- The game we call "Super Bowl I" was officially the AFL-NFL World Championship Game
- The game, played in Los Angeles 50 years ago, was very different from the Super Bowl spectacular of today
(CNN)These days, a lot of folks call it "Super Bowl I." But technically, it wasn't.
Back in 1967, the world had never heard of such a thing.
Instead, it was kind of a grudge match.
They called it the AFL-NFL World Championship Game -- the first time the top teams from two fiercely competitive football leagues had ever faced off. The storied Green Bay Packers, NFL champions coached by the legendary Vince Lombardi, faced the AFL champion Kansas City Chiefs.
The name "Super Bowl" would not officially be used until the leagues merged a few years later. Compared to today's Super Bowl, that championship 50 years ago seems -- well -- just plain weird.
Here are five reasons why:
1. The Los Angeles Memorial Coliseum was far from sold out. There were more than 31,000 empty seats, according to the Lansing State Journal.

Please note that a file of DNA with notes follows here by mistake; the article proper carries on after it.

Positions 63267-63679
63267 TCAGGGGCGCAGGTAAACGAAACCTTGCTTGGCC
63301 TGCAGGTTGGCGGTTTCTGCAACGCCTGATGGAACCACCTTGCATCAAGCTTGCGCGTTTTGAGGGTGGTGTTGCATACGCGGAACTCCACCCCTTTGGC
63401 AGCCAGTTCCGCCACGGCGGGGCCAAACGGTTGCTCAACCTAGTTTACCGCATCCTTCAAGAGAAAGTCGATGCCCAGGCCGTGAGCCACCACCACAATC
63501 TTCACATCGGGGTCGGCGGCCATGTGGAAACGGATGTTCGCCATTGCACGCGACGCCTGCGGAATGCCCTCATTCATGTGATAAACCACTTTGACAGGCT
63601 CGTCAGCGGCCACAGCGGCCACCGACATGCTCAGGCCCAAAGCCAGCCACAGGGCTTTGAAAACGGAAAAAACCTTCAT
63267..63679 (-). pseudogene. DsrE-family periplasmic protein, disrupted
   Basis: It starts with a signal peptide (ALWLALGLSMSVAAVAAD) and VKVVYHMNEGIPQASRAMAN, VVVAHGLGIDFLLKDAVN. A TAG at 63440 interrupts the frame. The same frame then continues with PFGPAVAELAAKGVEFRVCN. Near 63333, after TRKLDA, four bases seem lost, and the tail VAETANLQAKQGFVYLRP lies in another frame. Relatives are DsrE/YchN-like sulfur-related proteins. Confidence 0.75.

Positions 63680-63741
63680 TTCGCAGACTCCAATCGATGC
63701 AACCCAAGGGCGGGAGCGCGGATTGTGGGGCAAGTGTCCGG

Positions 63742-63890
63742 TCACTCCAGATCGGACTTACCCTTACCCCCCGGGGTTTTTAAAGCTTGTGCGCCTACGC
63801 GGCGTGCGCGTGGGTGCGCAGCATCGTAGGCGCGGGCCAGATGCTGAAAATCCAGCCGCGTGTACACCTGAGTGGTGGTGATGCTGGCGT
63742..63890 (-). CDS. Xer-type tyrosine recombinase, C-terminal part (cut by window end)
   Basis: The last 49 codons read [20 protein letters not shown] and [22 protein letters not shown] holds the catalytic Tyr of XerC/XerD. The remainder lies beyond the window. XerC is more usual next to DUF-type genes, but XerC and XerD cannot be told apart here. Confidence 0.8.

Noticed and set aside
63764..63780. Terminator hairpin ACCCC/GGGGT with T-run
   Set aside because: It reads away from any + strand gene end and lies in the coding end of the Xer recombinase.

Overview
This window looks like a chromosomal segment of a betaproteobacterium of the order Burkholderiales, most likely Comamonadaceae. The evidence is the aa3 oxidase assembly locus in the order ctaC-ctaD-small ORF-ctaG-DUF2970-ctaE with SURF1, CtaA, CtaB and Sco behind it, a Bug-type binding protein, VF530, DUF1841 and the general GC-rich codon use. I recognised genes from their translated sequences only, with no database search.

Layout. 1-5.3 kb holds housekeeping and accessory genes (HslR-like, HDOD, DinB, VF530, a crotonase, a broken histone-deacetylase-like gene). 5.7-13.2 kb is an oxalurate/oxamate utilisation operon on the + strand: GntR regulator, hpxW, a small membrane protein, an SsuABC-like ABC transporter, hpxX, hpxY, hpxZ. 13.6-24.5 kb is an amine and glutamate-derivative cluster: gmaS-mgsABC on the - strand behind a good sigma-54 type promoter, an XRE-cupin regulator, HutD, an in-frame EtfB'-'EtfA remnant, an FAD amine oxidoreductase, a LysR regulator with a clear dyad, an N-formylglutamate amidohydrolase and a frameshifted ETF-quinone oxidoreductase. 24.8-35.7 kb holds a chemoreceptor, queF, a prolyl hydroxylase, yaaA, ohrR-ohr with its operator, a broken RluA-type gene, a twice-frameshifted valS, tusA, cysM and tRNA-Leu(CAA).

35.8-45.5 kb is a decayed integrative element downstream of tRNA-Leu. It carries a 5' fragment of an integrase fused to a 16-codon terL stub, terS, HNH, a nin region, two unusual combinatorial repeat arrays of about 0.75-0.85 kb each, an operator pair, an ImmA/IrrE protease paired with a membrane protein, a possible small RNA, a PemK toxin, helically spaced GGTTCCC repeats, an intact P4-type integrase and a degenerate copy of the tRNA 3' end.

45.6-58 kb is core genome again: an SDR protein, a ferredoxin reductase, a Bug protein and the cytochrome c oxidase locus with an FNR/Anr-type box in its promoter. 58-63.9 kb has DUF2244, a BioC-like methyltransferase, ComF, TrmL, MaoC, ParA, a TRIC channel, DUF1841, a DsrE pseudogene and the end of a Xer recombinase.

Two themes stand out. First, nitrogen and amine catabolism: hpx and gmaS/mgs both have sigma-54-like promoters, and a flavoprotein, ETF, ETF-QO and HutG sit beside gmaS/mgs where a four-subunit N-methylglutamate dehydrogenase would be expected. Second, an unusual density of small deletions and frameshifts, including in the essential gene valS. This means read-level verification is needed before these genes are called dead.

2. It was broadcast on two TV networks. Both CBS and NBC broadcast the game. Today, that just sounds like crazy talk.
3. The halftime performers were not exactly prime-time. Today we get world-class acts like Beyonce and Coldplay. In 1967, fans got marching bands and trumpeter Al Hirt, perhaps best known as the guy who played the theme to TV's "The Green Hornet."
4. The commercials were jaw-droppingly cheap. In 1967, NBC charged $37,500 for 30 seconds of TV ad time, according to Adweek. That's about $266,000, adjusted for inflation, according to the Bureau of Labor Statistics. This year, TV ads cost a record $5 million for 30 seconds.
5. The prize money seemed small -- but it really wasn't. For their victory, the Packers won $15,000 each. The losing Chiefs got $7,500. At the time, the prizes were "the largest single-game shares in the history of team sports," according to the NFL. Today, players on the winning team get $102,000. Losers are paid $51,000.